Website companies posting lecture notes raise concerns in terms of their anticipated effects and the problems they create in principle. Among the negative effects could be a decline in class attendance. The companies carefully mention that the notes are not to be used as a substitute for attending class, but the disclaimer is, of course, no guarantee that it will not happen. More generally, the availability of online notes
could mean that students will develop a short-sighted and narrow perspective of education as getting notes to pass exams and make the grade.
However, irrespective of their potential impact, online notes companies pose many problems in principle. The most serious drawback is the loss of autonomy and responsibility in our position as educators. The notes are posted with explicit reference to college and university courses, identified by title, section, and/or instructor. But instructors are not asked for permission and the service is not cancelled upon the instructor’s request. This is entirely antithetical to our educational mission. In our teaching we not only need not, but also should not accept any authority but our own judgment and the advice of our peers and feedback from our students.
Some teachers have stated that online notes may be beneficial to our teaching. This reaction is even more astonishing than the companies’ pretensions, because teachers approving online notes implicitly relinquish their educational duties. If notes on the internet are a good idea, instructors should organize the service themselves. Many teachers (myself included) already use the internet for their teaching in many ways which, importantly, we ourselves determined. Not speaking out against online notes implies a loss of responsibility in that students may—right or wrong—accept our silence to be an implicit approval. The aggressive manner in which the companies present themselves might indeed make students think that the service is approved by instructors and their institutions.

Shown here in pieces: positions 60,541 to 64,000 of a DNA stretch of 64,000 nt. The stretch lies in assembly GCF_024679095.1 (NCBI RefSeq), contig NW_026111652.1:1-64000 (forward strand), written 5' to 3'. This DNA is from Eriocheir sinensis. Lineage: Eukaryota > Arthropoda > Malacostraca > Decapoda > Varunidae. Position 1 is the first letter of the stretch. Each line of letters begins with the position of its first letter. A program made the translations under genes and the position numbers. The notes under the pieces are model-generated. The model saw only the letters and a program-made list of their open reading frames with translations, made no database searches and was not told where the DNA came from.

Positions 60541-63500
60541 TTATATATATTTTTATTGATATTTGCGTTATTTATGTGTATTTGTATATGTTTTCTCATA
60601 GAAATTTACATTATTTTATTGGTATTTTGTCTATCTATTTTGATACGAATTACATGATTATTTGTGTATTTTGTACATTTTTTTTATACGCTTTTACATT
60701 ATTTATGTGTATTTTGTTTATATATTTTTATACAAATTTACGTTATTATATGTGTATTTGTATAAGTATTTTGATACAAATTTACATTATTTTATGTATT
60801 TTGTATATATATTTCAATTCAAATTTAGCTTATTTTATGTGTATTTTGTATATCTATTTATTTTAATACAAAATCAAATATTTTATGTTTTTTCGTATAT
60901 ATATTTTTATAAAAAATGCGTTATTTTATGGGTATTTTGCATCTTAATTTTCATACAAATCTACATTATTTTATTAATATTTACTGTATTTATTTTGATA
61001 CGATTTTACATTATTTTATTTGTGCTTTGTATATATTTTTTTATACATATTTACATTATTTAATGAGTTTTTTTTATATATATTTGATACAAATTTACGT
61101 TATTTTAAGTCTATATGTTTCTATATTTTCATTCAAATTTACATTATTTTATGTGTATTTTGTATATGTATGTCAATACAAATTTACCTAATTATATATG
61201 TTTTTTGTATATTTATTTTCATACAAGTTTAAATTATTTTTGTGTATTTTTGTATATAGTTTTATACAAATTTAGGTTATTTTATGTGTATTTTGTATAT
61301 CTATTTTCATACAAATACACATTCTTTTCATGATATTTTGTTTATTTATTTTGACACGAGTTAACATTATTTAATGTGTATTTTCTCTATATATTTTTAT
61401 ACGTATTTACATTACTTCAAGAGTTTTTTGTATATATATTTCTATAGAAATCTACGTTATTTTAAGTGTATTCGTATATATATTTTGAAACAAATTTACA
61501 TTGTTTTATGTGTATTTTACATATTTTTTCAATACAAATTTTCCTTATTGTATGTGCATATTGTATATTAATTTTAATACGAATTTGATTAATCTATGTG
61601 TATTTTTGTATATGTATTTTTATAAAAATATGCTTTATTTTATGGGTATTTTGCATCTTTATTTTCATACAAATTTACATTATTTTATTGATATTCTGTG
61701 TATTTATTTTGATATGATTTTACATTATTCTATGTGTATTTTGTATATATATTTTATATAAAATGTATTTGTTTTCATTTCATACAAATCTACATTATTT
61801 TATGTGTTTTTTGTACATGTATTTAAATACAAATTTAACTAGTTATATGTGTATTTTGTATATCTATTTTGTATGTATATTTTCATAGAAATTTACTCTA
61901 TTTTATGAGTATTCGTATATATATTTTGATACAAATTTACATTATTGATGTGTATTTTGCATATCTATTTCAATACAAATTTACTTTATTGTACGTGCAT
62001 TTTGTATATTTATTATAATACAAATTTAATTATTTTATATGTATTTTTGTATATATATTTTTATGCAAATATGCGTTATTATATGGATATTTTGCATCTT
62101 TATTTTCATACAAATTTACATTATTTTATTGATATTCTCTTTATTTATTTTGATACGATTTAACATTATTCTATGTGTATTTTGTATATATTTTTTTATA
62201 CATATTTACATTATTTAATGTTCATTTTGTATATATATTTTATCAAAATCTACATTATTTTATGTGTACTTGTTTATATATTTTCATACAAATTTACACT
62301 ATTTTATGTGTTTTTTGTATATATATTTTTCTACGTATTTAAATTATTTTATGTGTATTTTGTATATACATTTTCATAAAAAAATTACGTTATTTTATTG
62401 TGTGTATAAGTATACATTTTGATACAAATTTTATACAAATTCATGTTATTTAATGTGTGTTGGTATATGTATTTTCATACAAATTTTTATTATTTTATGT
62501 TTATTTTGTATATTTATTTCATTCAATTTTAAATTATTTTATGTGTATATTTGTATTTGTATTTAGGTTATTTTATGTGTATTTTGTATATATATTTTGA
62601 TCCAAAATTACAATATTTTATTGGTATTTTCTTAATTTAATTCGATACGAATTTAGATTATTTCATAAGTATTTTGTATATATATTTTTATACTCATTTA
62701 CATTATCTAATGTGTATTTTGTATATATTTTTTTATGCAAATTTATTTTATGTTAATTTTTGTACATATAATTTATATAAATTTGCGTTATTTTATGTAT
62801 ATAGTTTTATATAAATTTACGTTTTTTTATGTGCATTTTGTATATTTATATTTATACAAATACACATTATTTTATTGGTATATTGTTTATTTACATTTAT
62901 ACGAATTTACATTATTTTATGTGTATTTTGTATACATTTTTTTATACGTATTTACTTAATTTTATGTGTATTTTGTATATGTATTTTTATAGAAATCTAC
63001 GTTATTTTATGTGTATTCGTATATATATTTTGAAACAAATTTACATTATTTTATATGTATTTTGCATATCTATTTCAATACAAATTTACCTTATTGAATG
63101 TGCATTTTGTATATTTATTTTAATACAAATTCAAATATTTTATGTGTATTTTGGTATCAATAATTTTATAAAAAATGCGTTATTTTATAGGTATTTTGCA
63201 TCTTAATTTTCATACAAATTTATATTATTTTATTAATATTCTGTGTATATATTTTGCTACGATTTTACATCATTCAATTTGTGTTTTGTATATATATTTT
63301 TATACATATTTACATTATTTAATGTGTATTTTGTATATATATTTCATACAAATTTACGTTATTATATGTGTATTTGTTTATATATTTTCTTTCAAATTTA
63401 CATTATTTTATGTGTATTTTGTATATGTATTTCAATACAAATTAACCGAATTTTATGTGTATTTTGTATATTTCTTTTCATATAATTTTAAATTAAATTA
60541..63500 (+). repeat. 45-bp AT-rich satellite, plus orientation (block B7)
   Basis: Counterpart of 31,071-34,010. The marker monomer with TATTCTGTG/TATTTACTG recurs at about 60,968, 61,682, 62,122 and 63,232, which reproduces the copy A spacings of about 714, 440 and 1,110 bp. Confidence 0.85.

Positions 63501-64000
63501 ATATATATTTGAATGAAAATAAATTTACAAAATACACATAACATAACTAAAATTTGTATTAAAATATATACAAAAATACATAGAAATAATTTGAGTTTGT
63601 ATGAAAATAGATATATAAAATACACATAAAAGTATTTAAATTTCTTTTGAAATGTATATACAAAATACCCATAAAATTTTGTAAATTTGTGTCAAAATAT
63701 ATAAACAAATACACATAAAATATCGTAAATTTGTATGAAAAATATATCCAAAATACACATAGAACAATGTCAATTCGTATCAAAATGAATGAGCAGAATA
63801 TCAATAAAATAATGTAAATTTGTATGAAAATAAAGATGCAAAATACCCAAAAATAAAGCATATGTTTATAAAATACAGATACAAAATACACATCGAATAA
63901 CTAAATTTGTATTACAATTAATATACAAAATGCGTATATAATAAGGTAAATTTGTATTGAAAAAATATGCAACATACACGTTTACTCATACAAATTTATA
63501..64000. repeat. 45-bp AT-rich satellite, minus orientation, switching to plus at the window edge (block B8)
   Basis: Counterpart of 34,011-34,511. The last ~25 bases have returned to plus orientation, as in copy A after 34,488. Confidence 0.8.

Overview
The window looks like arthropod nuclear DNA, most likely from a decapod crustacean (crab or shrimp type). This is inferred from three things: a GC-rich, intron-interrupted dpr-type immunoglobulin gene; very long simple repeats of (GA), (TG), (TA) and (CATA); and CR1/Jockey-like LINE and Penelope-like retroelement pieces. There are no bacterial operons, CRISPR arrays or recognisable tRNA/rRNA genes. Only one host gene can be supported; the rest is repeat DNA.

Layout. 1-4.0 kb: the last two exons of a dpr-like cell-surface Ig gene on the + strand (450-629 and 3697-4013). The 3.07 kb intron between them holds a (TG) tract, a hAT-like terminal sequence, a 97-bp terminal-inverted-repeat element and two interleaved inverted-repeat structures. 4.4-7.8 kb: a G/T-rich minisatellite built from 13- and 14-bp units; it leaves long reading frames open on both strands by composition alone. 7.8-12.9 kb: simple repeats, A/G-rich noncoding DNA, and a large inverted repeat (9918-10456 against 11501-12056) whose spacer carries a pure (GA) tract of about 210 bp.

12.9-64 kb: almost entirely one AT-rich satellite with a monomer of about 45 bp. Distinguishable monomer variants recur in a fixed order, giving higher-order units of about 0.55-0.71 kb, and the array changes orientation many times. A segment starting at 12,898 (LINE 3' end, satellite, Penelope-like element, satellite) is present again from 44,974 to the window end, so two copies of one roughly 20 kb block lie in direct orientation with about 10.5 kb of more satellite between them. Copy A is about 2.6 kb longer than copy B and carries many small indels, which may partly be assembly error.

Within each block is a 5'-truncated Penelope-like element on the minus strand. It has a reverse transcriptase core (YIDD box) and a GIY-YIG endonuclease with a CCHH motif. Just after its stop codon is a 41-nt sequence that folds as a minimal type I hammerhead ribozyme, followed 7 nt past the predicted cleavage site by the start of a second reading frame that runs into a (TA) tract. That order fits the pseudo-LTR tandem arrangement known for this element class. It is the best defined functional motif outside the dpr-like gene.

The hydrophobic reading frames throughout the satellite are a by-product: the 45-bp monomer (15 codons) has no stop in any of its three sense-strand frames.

Furthermore, on the part of the companies there is an absence of quality standards and accountability. There are no procedures governing who provides online notes, which is probably best demonstrated by Versity.com, the Michigan-based company which has been set up by four college drop-outs. Company employees are not trained in educational matters and there is no authority of supervision. There is nothing equivalent to the degrees qualified teachers acquired from accredited institutes and our various efforts to maintain our expertise. Neither is there an equivalent to the institutional rules that guide our educational duties. Instead of the safeguards to protect the standards of our profession, online notes companies benefit from a parasitic freedom of opportunity on the internet. Relatedly, online notes companies lack accountability in providing educational materials. The company websites specify a disclaimer that the notes are a student’s interpretation, that no guarantees are made on their quality, and that the company cannot be held liable for mistakes. Such disclaimers on the quality of a service presented as educational are in complete contradiction with a responsible understanding of education. Students cannot only ask their teachers questions, as educators we actively stimulate student participation.
At the heart of this problem, I believe, is a free-marketization of our educational system. The problem is not the internet and not free enterprise, but a profit-oriented and technologically-based invasion of market principles in an area of society governed by fundamentally different standards. Education is not a business oriented at maximizing profit but a commitment aimed at shaping informed citizens. As teachers we do not deal in commodity and we do not sell our courses on the basis of supply-and-demand criteria. What is appropriate for soft drinks is not alright for our lectures.
Fortunately, over the past months several universities have reacted against the menace of notes companies and have developed and implemented appropriate policies (based on intellectual property rights or academic honesty regulations). Representatives of UCLA, UC-Berkeley, Harvard, Yale, Princeton and other universities have been successful in having notes for their institutions removed by sending cease-and-desist letters to the notes companies. Still, with a phenomenon as novel as the commercial distribution of online notes, many university administrators, teachers and students are still unaware of ongoing developments. I invite sociologists and other scholars to join in on the discussion. In an effort to help in the educational response against notes companies, I have since September of last year been organizing a website campaign, “Free Education Now!,” which provides detailed information about many aspects of commercial notes companies. The URL of the site is: http://www.sla.purdue.edu/people/soc/mdeflem/education.htm.
Mathieu Deflem, Purdue University, DeflemM@sri.soc.purdue.edu